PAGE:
The time was 05:30, the Norfolk sun was rising, and I was sat in my local watching Floyd Mayweather masterfully dismantle a spirited boxing debut by Conor McGregor.
Despite the Irishman’s rapid deterioration of energy following his opening six-minute assault, it was an entertaining contest. Both landed punches. McGregor so boldly almost lasted the distance. Mayweather prowled around the ring like a menace, resembling a hungry vulture sensing the imminence of his impending prey. Contrary to my initial predictions, the spectacle was something worth waking up for.
Watching McGregor as the fight went on, however, and I could not help but draw some alarming comparisons between the tenacious UFC fighter and one of Norwich City’s latest recruits: Stuart Webber.
Both characters possess charisma, speaking with great eloquence and fostering a sense of cogence and trust. Both have been tasked with jobs of vast magnitude and huge responsibility over recent months. Both have captured the hearts and minds of their desired audiences through their diligent use of public communication and social media. And both, regrettably, have fundamentally failed to deliver and let their respective fans so acutely down.
While McGregor promised us a swift and seismic knockout in Las Vegas, Webber assured us of a less lurid but ultimately more long-term proposition; the prospect of a dynamic, youthful and hungry City side capable of effectively challenging for a place at the Championship summit. For McGregor, his task proved insurmountable owing to the timeless brilliance of one of boxing’s greats. For Webber, this season’s testimony has to date rendered his attempts to rebuild this fragmented Norwich side equally unsuccessful.
People call for patience. People call for long-termism. People call for perseverance in the face of adversity, as City seek to overcome some early-season obstacles. Nonsense. As a paying and travelling supporter who has just witnessed a back four more vulnerable than McGregor’s own defences ship a woeful eight goals in two successive away games, these ostensible notions of patience and optimism are as naïve as they are futile.
City were feckless at The Den on Saturday, once again appearing lateral and void of ideas on the ball and succumbing to the usual softness at the back. On the subject of patience and optimism, I sympathise with the view that we can look both aesthetic and dangerous going forward. But too often this new body of players are too slow and laboured in possession, too static off the ball and simply unable of finding a way to break down compact and well-organised defences.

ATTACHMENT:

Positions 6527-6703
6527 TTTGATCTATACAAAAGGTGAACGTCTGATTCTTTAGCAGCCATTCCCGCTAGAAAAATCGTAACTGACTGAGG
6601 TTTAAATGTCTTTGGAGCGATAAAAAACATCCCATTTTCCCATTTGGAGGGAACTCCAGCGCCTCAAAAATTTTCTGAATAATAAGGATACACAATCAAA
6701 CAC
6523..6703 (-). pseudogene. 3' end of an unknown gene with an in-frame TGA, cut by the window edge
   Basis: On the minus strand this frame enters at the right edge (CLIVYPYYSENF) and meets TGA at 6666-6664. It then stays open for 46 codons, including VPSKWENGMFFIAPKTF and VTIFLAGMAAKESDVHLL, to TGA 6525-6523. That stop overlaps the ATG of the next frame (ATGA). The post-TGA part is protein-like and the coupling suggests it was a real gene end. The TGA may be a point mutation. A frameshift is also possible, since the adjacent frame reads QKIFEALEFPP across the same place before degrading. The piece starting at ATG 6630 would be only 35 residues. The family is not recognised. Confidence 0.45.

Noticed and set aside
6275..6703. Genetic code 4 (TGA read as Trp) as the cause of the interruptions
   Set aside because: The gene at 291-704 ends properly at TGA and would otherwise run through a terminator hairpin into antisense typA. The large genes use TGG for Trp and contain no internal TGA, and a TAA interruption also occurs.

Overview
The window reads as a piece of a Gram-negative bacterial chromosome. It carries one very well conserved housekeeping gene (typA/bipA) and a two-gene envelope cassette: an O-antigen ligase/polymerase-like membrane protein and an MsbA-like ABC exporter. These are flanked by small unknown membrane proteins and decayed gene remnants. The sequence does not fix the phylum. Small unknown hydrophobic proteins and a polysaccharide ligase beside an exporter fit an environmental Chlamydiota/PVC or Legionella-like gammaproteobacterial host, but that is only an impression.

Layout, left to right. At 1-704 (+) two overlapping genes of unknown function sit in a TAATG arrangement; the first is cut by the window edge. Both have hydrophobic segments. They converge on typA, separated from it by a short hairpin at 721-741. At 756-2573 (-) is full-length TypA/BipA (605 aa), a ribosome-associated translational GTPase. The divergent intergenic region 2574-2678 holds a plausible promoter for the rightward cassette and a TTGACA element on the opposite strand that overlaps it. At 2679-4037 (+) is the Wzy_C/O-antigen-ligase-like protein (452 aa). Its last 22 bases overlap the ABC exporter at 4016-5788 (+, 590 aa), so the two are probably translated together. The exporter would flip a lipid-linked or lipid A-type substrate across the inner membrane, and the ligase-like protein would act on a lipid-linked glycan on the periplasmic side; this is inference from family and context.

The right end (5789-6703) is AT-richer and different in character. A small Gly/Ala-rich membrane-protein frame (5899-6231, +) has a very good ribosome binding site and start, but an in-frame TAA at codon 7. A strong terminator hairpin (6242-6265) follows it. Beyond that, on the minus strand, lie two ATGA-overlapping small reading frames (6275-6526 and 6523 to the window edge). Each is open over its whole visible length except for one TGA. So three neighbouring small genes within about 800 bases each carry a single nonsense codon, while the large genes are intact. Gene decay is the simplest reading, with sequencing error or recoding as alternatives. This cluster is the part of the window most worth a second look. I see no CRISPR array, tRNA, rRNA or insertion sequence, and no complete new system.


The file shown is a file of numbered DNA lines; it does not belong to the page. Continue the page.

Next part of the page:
This aspect of Farke’s footballing ‘philosophy’ – an over-used word that is increasingly meaning nothing to me if it remains incapable of producing results – may, admittedly, take time. City’s possession-based football may eventually gel and culminate in an energetic style of play that could lead to devastating consequences for opposition defences. In its current form, however, it remains nothing other than an uncreative means of retaining the ball with a worrying absence of any real ambition of slicing through and getting in behind our opponents.
Mario Vrancic is too one-paced, failing to equip himself with the tools to compete in midfield battles and instead seeming content with playing the occasional thirty-yard ball to pick out an advancing James Husband or Ivo Pinto. Harrison Reed and James Maddison have shown considerable signs of creativity and have palpable potential to develop into innovative midfielders, but again find it too difficult to effect the requisite flair to facilitate opportunity. This – granted – may also be a product of the lack of movement in front of them.